What did getting involved with Yo! MTV Raps mean to you in terms of hip hop’s evolution?
Well, it was just like the fun, cool thing to do. Out of nowhere, you get a call from a good friend like “MTV is finally ready to test out this idea” and I’m like, okay, that’s interesting! ‘And we wanna screen test you to be the host,’ and I’m like, really? And so they said, well how would you want to do it?
And I said, ‘Well I don’t want to be cooped up in the studio the way those other DJs were at that time.’ I would feel more comfortable if I can go where the music is, where the people making it are. Whether that’s on a corner in Harlem, a basement like Pete Rock’s basement, up in Mount Vernon, you know, or standing in Compton with NWA, introducing them.
So that formula worked out and the ratings were good and we just made history. It’s amazing that 30 years later that a lot of those original artists get to come together at Barclays Center in Brooklyn for the Yo! MTV Raps 30th Anniversary experience. It’s gonna be real special, a lot really incredible special guests that I can’t announce are going to be there. It’s will be something really kind of unique happening in that room.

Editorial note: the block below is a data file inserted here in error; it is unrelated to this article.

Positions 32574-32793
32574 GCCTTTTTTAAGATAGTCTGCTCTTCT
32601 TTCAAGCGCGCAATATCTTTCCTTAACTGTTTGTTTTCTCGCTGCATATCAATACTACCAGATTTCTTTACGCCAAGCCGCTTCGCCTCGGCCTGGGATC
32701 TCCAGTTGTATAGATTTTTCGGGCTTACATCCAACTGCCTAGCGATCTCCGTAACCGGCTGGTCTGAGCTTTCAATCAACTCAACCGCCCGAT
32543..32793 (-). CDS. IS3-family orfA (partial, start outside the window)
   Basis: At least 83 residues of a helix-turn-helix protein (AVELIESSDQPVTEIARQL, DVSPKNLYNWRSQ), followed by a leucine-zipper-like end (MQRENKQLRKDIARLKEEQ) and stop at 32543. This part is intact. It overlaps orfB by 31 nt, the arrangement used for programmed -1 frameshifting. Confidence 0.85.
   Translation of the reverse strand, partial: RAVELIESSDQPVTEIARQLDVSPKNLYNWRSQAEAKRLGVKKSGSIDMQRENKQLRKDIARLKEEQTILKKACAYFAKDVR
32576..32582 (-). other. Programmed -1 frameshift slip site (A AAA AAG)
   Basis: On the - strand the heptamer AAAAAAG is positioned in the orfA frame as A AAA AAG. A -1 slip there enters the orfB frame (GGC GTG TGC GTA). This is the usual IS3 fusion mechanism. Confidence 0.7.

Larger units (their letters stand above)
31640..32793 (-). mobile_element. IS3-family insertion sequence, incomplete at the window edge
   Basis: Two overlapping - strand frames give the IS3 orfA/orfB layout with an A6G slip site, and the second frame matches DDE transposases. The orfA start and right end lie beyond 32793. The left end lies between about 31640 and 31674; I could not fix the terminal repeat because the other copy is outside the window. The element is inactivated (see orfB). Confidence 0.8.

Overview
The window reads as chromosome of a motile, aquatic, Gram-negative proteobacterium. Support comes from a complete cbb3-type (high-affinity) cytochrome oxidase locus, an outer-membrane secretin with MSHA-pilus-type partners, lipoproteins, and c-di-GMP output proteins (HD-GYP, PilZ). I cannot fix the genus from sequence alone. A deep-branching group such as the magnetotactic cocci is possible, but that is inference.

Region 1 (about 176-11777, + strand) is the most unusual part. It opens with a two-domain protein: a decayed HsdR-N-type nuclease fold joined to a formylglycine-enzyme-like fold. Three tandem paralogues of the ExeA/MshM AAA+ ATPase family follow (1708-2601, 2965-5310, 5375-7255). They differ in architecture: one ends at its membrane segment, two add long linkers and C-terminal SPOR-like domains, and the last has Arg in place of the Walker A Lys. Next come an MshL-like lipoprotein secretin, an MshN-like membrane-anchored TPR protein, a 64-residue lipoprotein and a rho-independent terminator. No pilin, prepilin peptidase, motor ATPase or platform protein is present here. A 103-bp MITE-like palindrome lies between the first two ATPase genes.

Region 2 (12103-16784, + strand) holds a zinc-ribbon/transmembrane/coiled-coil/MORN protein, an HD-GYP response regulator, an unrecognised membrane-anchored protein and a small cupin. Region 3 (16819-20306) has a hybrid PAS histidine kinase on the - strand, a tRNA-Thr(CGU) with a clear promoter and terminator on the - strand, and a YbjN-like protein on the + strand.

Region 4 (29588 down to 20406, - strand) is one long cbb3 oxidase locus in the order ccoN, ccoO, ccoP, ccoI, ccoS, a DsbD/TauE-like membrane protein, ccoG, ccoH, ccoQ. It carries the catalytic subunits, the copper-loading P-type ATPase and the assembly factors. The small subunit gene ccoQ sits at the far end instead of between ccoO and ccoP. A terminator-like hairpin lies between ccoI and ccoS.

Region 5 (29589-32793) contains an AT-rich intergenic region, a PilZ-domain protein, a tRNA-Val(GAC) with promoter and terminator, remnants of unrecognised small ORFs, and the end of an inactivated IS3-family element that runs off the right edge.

What kind of feedback did you get from some of the younger artists that might’ve grown up watching the show and had it influence their careers?
The younger artists, especially the ones who are smart, they’re in a fortunate situation that they can access so much of this sound and picture right online. So artists like Kendrick just come up to me knowing practically my whole history.